As the temperature rises and the signs of spring become more prominent, it seems like everyone is coming down with a case of spring fever. Amidst the excitement and thoughts of renewal, as a financial planner, I can't help but think about ways to enact some much-needed financial spring cleaning.
Here are my three top tips to help you achieve financial organization and springtime rejuvenation.
As we go through life, most of us accumulate things that we no longer use or need. This may include almost-forgotten bank accounts opened years ago or online accounts with institutions you opened for a better interest rate. Often, we accrue this "junk drawer" of accounts, many of which have minimal balances, and some we don't even use anymore.
Having multiple accounts can make it difficult to remember the correct tax forms or download the proper statements to give accurate information to your CPA.
In other words, there is more chance for financial leakage, which could mean income getting lost, transferred, or not captured. It also opens up the risk for people to hack in and steal your account details, assets, or information.
You can use this time as an opportunity to close accounts that you no longer use. Then, transfer any remaining balances from the unused accounts and consolidate them so you have accounts with no more than one or two institutions. This balance transfer and consolidation makes it easier to track and move money around if needed.
Everyone is entitled to a free copy of their credit report. When you review your credit report, it will show a list of all the places you have ever applied for credit and whether the accounts are still open or closed.
You will want to look for open lines of credit that you no longer need or use. If you happen to find any, a smart next step is to contact those institutions and ask them to close that line of credit. Once you do that, it becomes one less place where hackers can steal your identity or information, leading to your credit score becoming impaired.
The third idea includes a little bit of actual cleaning, as it has to do with going through any old files, tax returns, financial statements, and warranties taking up space in your home office and converting them to electronic files.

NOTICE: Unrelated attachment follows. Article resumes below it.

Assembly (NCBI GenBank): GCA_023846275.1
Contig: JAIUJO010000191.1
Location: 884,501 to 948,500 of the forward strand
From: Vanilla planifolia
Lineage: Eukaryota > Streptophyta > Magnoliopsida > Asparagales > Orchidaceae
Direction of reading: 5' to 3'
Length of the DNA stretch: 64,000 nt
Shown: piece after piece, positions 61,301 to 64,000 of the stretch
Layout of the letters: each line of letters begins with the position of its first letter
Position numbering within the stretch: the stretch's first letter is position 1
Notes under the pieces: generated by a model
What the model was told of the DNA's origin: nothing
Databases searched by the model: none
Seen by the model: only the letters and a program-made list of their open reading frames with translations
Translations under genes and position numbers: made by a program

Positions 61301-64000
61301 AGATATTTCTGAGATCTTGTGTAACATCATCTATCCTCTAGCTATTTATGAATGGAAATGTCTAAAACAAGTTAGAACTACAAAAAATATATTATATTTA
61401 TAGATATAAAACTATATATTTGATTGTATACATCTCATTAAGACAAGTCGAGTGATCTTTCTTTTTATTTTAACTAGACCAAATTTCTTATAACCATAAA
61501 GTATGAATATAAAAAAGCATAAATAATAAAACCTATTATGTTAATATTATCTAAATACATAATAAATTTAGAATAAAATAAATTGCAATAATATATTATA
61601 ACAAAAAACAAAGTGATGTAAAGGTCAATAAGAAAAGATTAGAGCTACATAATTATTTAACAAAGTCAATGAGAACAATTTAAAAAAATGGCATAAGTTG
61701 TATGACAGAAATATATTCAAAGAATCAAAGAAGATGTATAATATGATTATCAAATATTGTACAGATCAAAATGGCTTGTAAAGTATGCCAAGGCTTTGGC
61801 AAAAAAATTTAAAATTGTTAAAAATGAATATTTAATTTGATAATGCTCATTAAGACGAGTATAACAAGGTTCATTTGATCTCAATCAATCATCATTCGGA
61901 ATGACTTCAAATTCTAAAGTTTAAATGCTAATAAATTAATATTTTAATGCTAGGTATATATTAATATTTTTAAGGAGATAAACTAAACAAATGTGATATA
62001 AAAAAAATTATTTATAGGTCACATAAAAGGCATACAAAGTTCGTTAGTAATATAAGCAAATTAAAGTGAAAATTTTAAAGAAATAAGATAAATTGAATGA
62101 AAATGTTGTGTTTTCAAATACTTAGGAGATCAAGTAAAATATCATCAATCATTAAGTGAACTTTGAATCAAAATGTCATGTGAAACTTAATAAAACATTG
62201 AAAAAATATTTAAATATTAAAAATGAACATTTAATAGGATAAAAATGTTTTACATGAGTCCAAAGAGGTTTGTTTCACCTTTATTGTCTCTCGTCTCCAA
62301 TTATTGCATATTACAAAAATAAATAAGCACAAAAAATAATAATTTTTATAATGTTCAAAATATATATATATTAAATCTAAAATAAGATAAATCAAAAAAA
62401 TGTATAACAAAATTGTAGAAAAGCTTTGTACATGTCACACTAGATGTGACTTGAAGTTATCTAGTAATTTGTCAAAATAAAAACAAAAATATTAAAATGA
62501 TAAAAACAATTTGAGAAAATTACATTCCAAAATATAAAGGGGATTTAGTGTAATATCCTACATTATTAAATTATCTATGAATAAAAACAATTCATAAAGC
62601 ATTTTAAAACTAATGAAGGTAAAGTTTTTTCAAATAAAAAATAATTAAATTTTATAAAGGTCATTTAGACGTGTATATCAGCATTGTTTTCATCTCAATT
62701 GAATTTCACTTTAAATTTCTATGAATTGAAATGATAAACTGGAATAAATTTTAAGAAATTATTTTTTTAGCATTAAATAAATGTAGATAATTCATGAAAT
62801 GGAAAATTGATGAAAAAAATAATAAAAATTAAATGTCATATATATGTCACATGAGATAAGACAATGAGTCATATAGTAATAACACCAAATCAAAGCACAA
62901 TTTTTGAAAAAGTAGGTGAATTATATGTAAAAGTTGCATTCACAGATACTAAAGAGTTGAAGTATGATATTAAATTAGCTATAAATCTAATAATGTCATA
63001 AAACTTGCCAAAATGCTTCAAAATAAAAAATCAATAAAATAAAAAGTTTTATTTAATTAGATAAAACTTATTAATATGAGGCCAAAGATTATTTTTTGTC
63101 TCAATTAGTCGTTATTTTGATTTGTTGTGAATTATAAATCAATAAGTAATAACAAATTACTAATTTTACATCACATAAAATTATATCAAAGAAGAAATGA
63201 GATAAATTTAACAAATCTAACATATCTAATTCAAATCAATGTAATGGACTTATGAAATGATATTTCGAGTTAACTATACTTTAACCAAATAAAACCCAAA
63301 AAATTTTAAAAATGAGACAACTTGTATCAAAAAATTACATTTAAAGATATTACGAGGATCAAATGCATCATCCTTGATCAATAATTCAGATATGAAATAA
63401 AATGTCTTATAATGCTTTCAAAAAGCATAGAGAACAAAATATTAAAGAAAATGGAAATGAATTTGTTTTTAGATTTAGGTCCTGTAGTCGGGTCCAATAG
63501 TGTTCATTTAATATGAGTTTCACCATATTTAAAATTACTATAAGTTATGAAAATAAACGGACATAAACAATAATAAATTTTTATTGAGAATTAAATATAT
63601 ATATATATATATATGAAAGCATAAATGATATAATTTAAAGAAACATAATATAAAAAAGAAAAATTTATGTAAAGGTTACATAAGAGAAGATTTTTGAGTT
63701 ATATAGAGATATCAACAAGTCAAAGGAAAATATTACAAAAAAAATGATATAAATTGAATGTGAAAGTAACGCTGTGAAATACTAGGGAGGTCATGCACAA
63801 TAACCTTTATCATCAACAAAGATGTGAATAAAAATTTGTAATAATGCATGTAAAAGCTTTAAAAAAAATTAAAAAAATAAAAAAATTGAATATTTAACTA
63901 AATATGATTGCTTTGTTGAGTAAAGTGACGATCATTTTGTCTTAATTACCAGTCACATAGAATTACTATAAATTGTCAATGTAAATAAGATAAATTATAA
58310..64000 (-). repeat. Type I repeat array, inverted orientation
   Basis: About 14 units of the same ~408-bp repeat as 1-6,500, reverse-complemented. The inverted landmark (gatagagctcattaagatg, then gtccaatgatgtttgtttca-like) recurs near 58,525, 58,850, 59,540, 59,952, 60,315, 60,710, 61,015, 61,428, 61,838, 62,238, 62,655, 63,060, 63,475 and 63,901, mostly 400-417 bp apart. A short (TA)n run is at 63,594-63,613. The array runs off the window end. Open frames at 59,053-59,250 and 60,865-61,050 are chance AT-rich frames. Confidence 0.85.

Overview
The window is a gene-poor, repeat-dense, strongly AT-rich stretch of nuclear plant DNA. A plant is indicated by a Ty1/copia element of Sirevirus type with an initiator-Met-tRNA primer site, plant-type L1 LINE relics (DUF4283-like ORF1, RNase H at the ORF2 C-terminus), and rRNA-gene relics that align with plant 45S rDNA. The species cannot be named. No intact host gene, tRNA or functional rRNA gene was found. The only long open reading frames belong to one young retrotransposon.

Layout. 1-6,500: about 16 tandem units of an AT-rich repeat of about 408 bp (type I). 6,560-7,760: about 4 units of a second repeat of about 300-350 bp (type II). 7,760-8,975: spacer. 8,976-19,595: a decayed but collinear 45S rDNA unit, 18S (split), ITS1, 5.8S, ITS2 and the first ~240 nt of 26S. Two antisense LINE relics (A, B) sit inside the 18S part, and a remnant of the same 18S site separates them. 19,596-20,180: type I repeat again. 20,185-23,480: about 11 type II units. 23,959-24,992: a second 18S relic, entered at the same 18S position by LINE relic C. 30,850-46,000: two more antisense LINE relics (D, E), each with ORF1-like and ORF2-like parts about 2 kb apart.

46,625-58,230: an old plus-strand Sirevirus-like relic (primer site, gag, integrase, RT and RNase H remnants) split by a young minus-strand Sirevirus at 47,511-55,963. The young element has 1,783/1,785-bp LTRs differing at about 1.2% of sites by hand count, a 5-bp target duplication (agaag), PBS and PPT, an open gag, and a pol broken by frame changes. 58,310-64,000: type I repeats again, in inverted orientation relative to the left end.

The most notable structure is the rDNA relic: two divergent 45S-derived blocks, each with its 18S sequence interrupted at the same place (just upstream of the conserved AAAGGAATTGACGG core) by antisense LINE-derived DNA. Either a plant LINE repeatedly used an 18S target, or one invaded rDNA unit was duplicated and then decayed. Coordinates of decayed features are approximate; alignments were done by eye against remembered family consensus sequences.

I did this a couple of years ago, after my family and I had new garage door openers installed and the company had given us yet another warranty.
As I went to my file drawer and began flipping through warranties to file it, I found old ones from appliances that we didn’t even have anymore, as well as more important documents like the appraisal for my wife's wedding ring. I suddenly realized just how disorganized it all was.
My solution was to set up an online cloud storage account. These days, there are many to choose from, including some better-known ones like Dropbox, Microsoft's OneDrive, or Google Drive.
First, I created electronic folders and categories of items that you have in paper copy. For example, you may want to establish folders for tax returns, real estate closings, appraisals, warranties, home purchases, or basically anything else you think you need or want to track or hold on to safely.
After you establish and set up the categories, you will need a scanner to make those files electronic. I went to Amazon and was able to purchase a fairly inexpensive, high-speed, double-sided scanner.
For me, it was essential to find a model that could handle 30-40 pages at once so that I could put my entire tax return in there and have it scan the whole document. Then, it’s only a matter of scanning your records over the course of a weekend or a couple of days, labeling them, and adding them to the proper folder.
Once you scan and file your electronic documents, you don't need to retain all that paperwork. However, you’ll want to shred it and not just throw it away.
Now, you’ll have easy access to all your important files and documents — which can be a beast to keep track of — from the phone in your hand.
An important reminder: The IRS recommends keeping at least three years' worth of tax returns and supporting documents, so be sure to also scan supporting documentation if it’s less than three years old. For older returns, it’s not necessary to scan supporting documents, such as charitable giving receipts or mortgage 1098 statements.
It always feels good to clean up and perhaps even simplify your personal finances when you can. Keeping your finances clean all year can help remove the stress when tax time rolls around or when you’re looking for that important financial document.
So, this year, don't just focus on cleaning up your home — spring clean your finances while you're at it.
If you need additional assistance organizing your finances and planning for the future, please connect with one of our financial planners. Determining the right path for you can seem overwhelming at first, but remember: you don't have to go at it alone. Spaugh Dameron Tenny is here to support and guide you.
Shane Tenny is the managing partner of Spaugh Dameron Tenny. Along with hosting the Prosperous Doc® podcast, Shane has a true passion for behavioral finance, helping clients and audiences understand how to develop successful strategies based on their unique temperaments. An accomplished and highly engaging speaker, Shane is regularly interviewed for television and podcasts, is actively involved in the Financial Planning Association®, and contributes to industry advisory boards.
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